My redesign of the exhibit was basically summed up into two different changes:
1. Creating the appropriate environment
Basically achieved by isolating and enhancing the impact of the artwork through structural changes. The following images illustrate an imagined space where this occurs.
Perfect cube mimics the perfect square present in both wall and artwork, and transparent doors provide sneak peek of exhibition from the outside.
Top view of complete space, illustrating one half for the artwork and the other half for an interaction visitor space.
2. Creating new interaction that enhances current experience
Through the act of exploration and increased aural sensitivity, visitors can create a better understanding of how electronic interference has permeated our living spaces.
The visitor space is a location where visitors can pick up a set of earphones and a handheld microphone. They can then move on to explore the rest of the museum, listening and documenting the ambient noises around them.
Electronic hotspots to be labelled through the museum with red stickers, encouraging visitors to approach and listen to an amplified version of electronic interference through the microphone. Artworks that produce electronic interference, as well as museum architecture, can all be part of the experience.
My second and third presentations were both made via Prezi. The third presentation builds on the structure of the second presentation. The links below allow you to access the folders containing the presentations and the Prezi project. Download all the content and double click on the prezi icon to view the presentation.
I feel that one thing I could have worked on for this assignment was to focus on either option 1 or option 2. As both ideas are very different, with one focused on structural changes and the other on creating new interactive experiences, they may not work well together and choosing one or the other would have allowed me to develop my ideas with greater depth. Another alternative would be to pick two ideas that were truly symbiotic. In any case, it’s definitely important that a redesign respects what the artwork already successfully does.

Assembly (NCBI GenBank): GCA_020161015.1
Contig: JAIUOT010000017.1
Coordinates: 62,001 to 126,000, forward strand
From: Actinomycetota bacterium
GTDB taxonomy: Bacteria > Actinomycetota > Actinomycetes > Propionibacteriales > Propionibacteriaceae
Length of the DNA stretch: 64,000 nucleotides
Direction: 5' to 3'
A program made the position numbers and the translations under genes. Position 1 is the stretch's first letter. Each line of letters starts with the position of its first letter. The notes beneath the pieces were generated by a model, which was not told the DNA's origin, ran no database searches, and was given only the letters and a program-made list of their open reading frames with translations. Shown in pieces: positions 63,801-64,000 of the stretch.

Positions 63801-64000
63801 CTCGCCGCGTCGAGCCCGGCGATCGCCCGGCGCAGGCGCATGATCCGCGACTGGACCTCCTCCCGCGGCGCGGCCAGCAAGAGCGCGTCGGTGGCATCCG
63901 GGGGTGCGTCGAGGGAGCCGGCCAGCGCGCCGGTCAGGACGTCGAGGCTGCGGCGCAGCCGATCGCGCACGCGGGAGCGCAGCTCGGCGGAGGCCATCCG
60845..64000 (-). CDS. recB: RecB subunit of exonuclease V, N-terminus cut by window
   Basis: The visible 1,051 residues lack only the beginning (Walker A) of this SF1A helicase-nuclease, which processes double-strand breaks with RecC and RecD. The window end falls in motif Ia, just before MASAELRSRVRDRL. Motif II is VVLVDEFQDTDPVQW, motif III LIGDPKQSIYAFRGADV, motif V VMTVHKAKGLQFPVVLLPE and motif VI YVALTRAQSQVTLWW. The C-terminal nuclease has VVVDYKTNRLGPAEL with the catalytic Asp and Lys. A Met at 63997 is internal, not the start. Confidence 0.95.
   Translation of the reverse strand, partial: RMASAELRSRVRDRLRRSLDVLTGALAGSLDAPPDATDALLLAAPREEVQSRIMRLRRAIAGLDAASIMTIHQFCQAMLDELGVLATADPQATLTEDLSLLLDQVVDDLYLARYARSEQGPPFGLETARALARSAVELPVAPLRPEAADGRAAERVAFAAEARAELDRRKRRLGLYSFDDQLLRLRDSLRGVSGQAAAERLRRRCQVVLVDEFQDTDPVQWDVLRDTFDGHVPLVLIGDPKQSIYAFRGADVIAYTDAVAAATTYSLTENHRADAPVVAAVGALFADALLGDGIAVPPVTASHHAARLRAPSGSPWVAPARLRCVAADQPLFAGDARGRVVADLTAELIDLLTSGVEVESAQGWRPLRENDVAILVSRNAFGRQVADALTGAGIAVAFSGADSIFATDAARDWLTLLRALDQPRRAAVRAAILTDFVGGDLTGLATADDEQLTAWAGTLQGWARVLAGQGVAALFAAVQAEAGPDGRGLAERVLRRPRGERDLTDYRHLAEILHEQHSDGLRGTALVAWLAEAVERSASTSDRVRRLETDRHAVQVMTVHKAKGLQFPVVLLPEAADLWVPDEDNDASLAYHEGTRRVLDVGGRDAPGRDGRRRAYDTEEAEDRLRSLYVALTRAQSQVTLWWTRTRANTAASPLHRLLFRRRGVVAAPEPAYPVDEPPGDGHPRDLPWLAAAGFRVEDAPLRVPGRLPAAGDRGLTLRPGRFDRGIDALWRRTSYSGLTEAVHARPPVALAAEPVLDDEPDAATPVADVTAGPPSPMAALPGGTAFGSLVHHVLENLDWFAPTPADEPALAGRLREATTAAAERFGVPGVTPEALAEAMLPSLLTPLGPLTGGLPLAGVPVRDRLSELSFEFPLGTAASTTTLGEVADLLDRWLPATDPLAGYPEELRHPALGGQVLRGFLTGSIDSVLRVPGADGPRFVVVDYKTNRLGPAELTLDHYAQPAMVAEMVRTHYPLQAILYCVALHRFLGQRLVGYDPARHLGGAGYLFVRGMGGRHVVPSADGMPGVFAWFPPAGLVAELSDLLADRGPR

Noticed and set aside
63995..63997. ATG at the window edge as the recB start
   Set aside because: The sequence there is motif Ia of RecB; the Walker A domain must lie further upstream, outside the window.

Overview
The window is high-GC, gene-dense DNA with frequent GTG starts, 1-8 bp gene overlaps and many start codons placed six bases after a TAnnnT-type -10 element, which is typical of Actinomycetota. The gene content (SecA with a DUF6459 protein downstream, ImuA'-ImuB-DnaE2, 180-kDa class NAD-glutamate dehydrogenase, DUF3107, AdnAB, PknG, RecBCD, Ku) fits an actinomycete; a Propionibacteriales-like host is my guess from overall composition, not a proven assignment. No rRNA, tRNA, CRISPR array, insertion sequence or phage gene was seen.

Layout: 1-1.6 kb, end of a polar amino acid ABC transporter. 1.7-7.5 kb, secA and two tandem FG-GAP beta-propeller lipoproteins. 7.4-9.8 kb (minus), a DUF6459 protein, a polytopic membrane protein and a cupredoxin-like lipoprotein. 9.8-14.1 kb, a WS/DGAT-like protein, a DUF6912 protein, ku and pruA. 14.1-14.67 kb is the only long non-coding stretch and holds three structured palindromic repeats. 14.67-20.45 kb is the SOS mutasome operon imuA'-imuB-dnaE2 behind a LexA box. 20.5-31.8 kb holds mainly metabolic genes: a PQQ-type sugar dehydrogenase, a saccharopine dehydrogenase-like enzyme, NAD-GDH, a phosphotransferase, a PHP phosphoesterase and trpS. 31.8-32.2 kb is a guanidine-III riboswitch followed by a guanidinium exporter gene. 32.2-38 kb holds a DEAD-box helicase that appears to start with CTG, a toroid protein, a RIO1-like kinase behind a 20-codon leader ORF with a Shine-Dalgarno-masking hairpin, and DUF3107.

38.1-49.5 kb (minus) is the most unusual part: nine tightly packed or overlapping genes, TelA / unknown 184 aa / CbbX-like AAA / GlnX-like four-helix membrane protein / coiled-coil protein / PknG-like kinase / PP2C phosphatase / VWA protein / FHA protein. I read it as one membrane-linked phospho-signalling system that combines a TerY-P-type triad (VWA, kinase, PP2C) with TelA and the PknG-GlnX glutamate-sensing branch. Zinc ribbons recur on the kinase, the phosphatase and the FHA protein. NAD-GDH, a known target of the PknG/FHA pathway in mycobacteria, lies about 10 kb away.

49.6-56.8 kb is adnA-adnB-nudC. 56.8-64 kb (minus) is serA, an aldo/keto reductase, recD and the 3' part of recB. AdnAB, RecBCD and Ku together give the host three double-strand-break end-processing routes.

Panasonic by Haroon Mirza is a work that is situated in the New Media gallery as part of the Double-and-Add exhibition.
More about Haroon Mirza:
Initial sketches of the exhibit:
The research is then combined into a single mindmap, which is an analogue way of making presentations.
I decided to create a ball pit and placed it in the elevator. The objective of this was to intervene with our expectations of an elevator as a transitory space rather than as a contained space for human interaction. Most importantly, it tries to inject a sense of fun into the design center by encouraging visitors to rediscover their inner child, or simply relax. The strength of the project lay within its ability to be completely intuitive — the ball pit was not only inviting and fun, but required absolutely no instructions from its user. Instead of designing a specific interaction with an end goal, the ball pit invites visitors to create their own interactions.
The schematics of the ballpit, which required some math!
Building the ballpit:
The pit was constructed by using cardboard and a generous amount of wood glue. It fits one person perfectly, much like a bed or a coffin.
One way the project can be further developed could be a change in size or scale. If the ball pit was the size of the elevator, leaving the user no choice but to enter into the pit, would that intervention be more succcessful? Another change I could have made was to consider the redecoration of the entire elevator space, integrating the ball pit as part of a joyous space rather than as a stand alone pit.